Title: Eavesdropping on the Decohering Environment: Quantum Darwinism, Amplification, and the Origin of Objective Classical Reality
Authors: Akram Touil, Bin Yan, Davide Girolami, Sebastian Deffner, and Wojciech Hubert Zurek
Phys. Rev. Lett. 128, 010401 – Published 6 January 2022
“How much information about a system can one extract from a fragment of the environment E that decohered it?” is the central question of Quantum Darwinism. To date, most answers relied on the quantum mutual information of SF, or on the Holevo bound on the channel capacity of F to communicate the classical information encoded in S. These are reasonable upper bounds on what is really needed but much harder to calculate—the accessible information in the fragment F about S. We consider a model based on imperfect C-NOT gates where all the above can be computed, and discuss its implications for the emergence of objective classical reality. We find that all relevant quantities, such as the quantum mutual information as well as various bounds on the accessible information exhibit similar behavior. In the regime relevant for the emergence of objective classical reality this includes scaling independent of the quality of the imperfect C-NOT gates or the size of E, and even nearly independent of the initial state of S.
One of the major open problems in physics is the emergence of classicality from underlying quantum principles. These seemingly peculiar principles are directly at odds with our classical intuition since they are absent in our familiar physical reality. However, within the framework of Quantum Darwinism, the well-studied features of quantum mechanics such as superposition and entanglement are the building blocks of nature that explain and account for our classical everyday observations, hence our perception of classicality.
The present manuscript studies the emergence of classicality from within our quantum universe, relying on the insights of Quantum Darwinism. Within this framework, the general setup consists of a quantum system S interacting with its environment E composed of fragments F. The system-environment interaction leads to redundant imprinting of classical information, about the system of interest S, in different fragments F of the environment. Quantum Darwinism recognizes that our classical perception within the quantum universe is a result of the indirect nature of our observations. In other words, we perceive the classical world around us by eavesdropping on environmental fragments F reflecting information about a few selected (classical) states. Therefore, the main question in Quantum Darwinism, which is addressed in this work, is “How much information about a system can one extract from a fragment of the environment that decohered it?”. Moreover, the analytic results of the present analysis extend to the photon scattering model, which suggests that this analysis captures universal attributes in cases when decoherence is caused by environments composed of noninteracting subsystems such as photons. Therefore, the present work opens a new avenue of research that can be pursued in other settings within the framework of Quantum Darwinism.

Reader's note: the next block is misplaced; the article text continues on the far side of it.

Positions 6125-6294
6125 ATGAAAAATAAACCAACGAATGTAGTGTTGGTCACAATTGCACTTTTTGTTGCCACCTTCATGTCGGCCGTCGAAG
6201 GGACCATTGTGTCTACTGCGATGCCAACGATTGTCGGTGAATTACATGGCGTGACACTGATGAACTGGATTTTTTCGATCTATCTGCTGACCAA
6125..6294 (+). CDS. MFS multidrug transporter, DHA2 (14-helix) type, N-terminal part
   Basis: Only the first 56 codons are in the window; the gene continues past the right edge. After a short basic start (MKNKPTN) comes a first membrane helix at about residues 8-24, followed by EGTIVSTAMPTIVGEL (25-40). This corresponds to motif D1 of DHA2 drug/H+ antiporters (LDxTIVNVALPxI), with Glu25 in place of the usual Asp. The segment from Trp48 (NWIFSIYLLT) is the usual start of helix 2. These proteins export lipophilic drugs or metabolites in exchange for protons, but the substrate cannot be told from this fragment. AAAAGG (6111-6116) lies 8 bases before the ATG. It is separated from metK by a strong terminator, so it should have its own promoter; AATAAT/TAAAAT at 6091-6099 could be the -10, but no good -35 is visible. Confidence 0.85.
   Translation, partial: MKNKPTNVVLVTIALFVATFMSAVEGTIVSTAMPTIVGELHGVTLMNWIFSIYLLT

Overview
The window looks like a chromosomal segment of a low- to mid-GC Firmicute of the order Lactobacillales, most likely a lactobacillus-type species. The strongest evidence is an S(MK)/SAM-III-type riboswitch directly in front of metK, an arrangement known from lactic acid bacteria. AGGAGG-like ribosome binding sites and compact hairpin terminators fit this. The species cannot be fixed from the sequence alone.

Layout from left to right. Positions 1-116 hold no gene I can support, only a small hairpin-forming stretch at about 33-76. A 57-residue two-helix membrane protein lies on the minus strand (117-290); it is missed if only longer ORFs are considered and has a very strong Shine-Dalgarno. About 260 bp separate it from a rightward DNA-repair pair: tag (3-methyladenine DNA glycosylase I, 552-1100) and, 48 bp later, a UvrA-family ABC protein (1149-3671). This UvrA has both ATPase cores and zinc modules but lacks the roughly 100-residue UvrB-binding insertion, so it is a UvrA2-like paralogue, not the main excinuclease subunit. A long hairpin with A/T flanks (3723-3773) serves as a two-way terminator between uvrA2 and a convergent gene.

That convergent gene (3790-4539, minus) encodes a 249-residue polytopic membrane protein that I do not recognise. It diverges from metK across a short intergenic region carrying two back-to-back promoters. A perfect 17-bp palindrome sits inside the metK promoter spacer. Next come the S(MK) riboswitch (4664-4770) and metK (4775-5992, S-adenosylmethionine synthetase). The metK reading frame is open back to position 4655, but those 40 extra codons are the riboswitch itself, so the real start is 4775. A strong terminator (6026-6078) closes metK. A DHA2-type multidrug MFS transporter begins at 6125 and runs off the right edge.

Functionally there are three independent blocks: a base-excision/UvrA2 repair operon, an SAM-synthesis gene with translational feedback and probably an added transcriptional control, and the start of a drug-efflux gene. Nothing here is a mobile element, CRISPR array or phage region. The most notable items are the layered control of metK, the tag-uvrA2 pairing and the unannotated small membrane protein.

Posted: January 6, 2022, 10:25 PM